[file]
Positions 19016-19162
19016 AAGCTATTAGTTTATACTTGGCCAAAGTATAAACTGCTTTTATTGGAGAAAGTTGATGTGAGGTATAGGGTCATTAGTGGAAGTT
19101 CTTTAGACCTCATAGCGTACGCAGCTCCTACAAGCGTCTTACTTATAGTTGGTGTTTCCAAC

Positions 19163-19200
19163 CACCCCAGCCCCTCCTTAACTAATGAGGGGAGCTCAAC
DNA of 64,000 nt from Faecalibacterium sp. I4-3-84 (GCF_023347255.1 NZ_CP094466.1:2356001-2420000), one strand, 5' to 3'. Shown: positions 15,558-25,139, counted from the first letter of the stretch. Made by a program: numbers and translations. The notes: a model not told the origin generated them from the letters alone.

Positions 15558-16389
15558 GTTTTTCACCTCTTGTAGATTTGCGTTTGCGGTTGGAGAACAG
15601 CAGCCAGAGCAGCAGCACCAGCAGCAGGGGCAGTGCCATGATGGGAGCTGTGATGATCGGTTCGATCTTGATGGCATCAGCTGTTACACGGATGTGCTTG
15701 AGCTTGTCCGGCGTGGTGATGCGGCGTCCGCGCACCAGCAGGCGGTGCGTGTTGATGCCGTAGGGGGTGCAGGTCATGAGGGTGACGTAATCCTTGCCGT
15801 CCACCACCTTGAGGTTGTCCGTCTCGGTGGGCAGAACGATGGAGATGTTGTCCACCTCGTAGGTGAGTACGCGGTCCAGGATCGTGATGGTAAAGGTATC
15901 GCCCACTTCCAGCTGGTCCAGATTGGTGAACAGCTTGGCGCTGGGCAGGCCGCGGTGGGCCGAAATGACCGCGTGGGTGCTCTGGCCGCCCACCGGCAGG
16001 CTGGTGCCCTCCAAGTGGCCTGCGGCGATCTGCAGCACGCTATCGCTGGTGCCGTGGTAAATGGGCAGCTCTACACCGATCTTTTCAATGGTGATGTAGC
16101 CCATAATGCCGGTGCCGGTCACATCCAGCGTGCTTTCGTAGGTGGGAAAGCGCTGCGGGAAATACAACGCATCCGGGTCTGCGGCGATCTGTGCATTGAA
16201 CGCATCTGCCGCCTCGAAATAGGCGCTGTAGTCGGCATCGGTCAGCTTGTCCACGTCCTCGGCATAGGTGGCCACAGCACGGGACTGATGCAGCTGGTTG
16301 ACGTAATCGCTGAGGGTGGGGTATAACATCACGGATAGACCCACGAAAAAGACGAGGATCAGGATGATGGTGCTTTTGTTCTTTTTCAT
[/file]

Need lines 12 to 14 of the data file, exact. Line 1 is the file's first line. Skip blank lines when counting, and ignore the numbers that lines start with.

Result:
15901 GCCCACTTCCAGCTGGTCCAGATTGGTGAACAGCTTGGCGCTGGGCAGGCCGCGGTGGGCCGAAATGACCGCGTGGGTGCTCTGGCCGCCCACCGGCAGG
16001 CTGGTGCCCTCCAAGTGGCCTGCGGCGATCTGCAGCACGCTATCGCTGGTGCCGTGGTAAATGGGCAGCTCTACACCGATCTTTTCAATGGTGATGTAGC
16101 CCATAATGCCGGTGCCGGTCACATCCAGCGTGCTTTCGTAGGTGGGAAAGCGCTGCGGGAAATACAACGCATCCGGGTCTGCGGCGATCTGTGCATTGAA